Your Church Needs a Domestic Violence Policy
Your church needs to develop a policy on domestic violence.
For non-creedal churches, policies can be sticky and uncomfortable. However, our tendency to leave our pastoral policies and protocol undefined produces more personal and congregational sorrow than it does biblical faithfulness. Your church should probably develop policies about a host of pastoral matters. But let’s focus on domestic violence, a topic I have written about before.
How do you do it?
First, you’ll need to define domestic violence, which includes both physical and non-physical abuse. For a helpful tool in this regard, see the Power and Control Wheel.
Second, you’ll need to advise your staff, elders, and congregation on appropriate responses when they witness domestic violence, or when someone discloses it to them. This document from the Anglican Diocese of Sydney describes steps to be taken. The National Domestic Violence Hotline is a useful resource (1-800-799-7233). Multiple organizations can provide congregational and leadership response training, including local law enforcement. Additionally, your church’s insurance provider probably offers this training. Also, remember that it is mandatory to report abuse of minors to your state’s Department of Children Services. A policy should include the appropriate phone numbers or websites for reporting.
Third, you’ll need to define a “Care Protocol” for both the victim(s) and the offending partner. Here is a sample:
Standard of Care Protocol
For the victim(s)
Our church will prioritize the physical, financial, and spiritual safety of the victim(s), by:
Ensuring confidentiality (with the exception of appropriate and mandated reporting to authorities).
Aiding victim in finding safe shelter and/or transportation.
Providing appropriate financial resources to the victim(s) as needed and within reason. Finances may be used for housing, transportation, childcare, groceries, and other needs.
Referring victim(s) to professional counseling services and aiding with associated costs.
Finding and connecting victims to spiritual companions with related backgrounds at church
Ensuring a safe Sunday Worship/Sunday School Class experience for victims each week.
For the offending partner
Our church will prioritize accountability and repentant transformation for the offending partner, by:
Ensuring confidentiality (with the exception of appropriate and mandated reporting to authorities)
Referring offending partner to professional counseling services and aiding with associated costs. Offending partner may be encouraged to sign a disclosure statement, allowing therapist to report to church Elders.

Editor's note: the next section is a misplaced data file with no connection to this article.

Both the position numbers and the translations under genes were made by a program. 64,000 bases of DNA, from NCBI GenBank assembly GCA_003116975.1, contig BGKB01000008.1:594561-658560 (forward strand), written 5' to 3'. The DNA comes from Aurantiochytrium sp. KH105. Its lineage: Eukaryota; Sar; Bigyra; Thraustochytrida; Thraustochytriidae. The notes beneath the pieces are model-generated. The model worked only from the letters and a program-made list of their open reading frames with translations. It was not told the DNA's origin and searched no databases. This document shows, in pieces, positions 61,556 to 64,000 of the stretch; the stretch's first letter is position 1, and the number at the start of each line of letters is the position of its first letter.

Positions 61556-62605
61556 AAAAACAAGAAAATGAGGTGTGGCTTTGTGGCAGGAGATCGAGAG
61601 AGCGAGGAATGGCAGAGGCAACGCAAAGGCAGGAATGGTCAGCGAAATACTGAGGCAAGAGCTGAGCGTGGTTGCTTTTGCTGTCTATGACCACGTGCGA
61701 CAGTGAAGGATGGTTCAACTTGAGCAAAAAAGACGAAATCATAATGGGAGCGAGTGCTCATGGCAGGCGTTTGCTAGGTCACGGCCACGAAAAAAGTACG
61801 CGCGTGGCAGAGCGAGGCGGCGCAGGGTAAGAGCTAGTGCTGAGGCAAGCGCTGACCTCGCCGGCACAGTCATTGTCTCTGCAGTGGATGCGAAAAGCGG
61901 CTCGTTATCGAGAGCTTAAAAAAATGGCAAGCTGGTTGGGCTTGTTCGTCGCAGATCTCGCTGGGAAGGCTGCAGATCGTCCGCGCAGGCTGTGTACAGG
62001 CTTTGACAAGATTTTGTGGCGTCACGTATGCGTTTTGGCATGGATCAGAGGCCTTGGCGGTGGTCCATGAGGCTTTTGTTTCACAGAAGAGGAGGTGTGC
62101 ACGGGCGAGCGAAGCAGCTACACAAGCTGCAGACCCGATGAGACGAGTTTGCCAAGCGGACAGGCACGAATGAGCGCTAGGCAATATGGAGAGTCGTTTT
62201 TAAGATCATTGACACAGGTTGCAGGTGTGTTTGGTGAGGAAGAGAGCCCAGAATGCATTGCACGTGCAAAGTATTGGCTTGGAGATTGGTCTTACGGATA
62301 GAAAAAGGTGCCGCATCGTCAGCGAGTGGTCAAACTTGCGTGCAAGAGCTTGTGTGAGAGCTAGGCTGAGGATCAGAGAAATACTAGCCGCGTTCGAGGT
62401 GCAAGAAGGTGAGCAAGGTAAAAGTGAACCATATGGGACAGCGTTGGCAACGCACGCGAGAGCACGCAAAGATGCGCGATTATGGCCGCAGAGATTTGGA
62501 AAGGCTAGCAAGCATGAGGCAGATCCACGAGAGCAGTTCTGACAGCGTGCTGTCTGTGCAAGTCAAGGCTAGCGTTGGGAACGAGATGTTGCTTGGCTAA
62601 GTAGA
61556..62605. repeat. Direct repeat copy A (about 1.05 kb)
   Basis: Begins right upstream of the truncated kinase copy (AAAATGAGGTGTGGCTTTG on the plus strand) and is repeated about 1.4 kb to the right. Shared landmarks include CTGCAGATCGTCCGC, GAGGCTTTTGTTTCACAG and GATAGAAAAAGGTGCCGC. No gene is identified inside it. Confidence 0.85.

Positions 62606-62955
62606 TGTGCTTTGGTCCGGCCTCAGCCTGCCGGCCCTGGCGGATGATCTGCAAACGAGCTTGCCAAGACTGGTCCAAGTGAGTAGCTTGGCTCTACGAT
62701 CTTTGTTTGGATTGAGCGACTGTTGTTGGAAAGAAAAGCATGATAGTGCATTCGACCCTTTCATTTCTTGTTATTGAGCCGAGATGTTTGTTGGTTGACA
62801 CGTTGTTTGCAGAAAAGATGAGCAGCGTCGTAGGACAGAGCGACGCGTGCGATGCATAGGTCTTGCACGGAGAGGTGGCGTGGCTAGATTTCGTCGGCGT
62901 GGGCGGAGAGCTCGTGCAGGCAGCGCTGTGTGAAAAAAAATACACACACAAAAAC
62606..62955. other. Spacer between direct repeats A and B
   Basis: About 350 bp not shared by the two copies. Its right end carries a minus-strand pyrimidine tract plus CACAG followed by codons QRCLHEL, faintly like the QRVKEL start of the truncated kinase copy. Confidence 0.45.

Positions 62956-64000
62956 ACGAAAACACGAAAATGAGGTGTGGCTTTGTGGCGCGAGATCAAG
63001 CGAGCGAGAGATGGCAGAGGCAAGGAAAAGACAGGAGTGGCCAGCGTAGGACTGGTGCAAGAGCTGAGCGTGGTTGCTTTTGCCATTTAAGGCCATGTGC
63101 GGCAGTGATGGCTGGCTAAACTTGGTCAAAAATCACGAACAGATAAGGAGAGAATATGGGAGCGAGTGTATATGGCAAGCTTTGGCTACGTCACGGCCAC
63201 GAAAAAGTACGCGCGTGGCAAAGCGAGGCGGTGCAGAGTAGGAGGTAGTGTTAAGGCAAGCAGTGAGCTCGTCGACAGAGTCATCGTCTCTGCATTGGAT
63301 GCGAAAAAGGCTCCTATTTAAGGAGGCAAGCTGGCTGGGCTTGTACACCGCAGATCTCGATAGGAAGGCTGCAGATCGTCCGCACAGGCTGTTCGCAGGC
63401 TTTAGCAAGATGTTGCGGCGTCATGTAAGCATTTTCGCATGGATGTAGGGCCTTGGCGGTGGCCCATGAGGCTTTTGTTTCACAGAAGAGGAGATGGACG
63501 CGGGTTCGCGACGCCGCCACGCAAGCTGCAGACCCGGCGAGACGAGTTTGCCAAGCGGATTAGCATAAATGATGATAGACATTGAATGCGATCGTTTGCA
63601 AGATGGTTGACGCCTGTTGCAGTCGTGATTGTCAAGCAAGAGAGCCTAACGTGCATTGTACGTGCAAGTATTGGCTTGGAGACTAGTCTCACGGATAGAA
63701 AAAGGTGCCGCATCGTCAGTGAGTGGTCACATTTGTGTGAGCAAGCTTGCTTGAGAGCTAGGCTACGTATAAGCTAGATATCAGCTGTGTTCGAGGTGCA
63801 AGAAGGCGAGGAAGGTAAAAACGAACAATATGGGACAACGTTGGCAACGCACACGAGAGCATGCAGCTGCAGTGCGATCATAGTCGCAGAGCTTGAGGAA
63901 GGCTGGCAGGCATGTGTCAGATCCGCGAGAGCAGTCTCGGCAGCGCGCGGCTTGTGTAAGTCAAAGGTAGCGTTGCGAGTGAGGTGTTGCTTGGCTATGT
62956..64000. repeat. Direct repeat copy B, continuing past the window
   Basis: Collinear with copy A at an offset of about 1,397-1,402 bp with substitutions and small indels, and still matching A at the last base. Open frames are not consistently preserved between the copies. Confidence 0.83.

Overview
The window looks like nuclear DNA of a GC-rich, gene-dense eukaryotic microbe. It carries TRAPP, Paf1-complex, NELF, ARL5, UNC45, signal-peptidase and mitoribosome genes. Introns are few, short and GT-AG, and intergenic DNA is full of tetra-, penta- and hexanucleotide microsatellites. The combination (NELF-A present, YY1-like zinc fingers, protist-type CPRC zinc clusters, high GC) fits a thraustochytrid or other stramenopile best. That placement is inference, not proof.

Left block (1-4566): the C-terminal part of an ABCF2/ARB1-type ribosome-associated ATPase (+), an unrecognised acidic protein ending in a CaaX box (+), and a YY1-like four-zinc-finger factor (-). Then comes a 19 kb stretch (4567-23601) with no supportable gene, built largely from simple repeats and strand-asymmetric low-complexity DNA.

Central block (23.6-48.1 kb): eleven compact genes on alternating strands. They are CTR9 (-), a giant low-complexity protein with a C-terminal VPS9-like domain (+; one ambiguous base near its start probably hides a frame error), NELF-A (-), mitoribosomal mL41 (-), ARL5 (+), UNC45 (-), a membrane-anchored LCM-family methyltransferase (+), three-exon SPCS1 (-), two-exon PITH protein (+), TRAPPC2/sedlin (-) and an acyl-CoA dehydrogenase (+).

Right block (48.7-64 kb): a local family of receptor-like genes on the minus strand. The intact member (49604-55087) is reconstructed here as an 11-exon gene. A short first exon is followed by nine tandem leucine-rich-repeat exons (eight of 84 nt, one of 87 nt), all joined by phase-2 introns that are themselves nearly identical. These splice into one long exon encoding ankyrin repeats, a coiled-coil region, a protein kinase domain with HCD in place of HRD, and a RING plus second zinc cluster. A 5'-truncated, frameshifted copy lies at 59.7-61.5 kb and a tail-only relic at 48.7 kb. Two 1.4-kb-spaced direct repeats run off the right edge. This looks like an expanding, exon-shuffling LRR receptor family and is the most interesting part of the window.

Finding and connecting offending partners to spiritual companions at church.
Ensuring spiritual care by an elder through a 1-year period, at which point this need will be reassessed.
Removing offending partner from any/all leadership positions at church.
Depending on the nature of the offense, the offending partner may not be permitted to attend Sunday morning services/classes at church (to ensure safe worship experience for victim).
Finally, your church should consider directly addressing the important issue of divorce and remarriage related to domestic violence. A leadership that is not on the same page about this will struggle to minister effectively to a family in crisis or to victims in fear.
Here is a sample statement your church could adapt.
Statement on Separation and Divorce due to Domestic Violence
Our leaders recognize that the Bible does not speak specifically to domestic violence in relation to divorce and remarriage. However, the Bible consistently condemns violence of all kinds. The Bible also consistently commands protection for vulnerable people. Therefore, our leaders believe that when repentant reconciliation between the violent partner and victim is not possible, or if the violent partner remains a threat to the safety of the victim(s), separation and/or divorce may be necessary. In such a case, our leaders believe divorce is consistent with the Biblical principles of non-violence and protection of the vulnerable.
If you’d like some further resources that think through this issue biblically, check out the ones below:
Is it My Fault? Hope and Healing for those Suffering Domestic Violence by Lindsey and Justin Holcomb
Divorce and Remarriage in the Bible: The Social and Literary Context by David Instone-Brewer.
Biblical Christian Ethics, “Divorce and Remarriage” by David Clyde Jones
I hope these resources help your church develop a policy and protocol for effectively ministering in situations of domestic violence.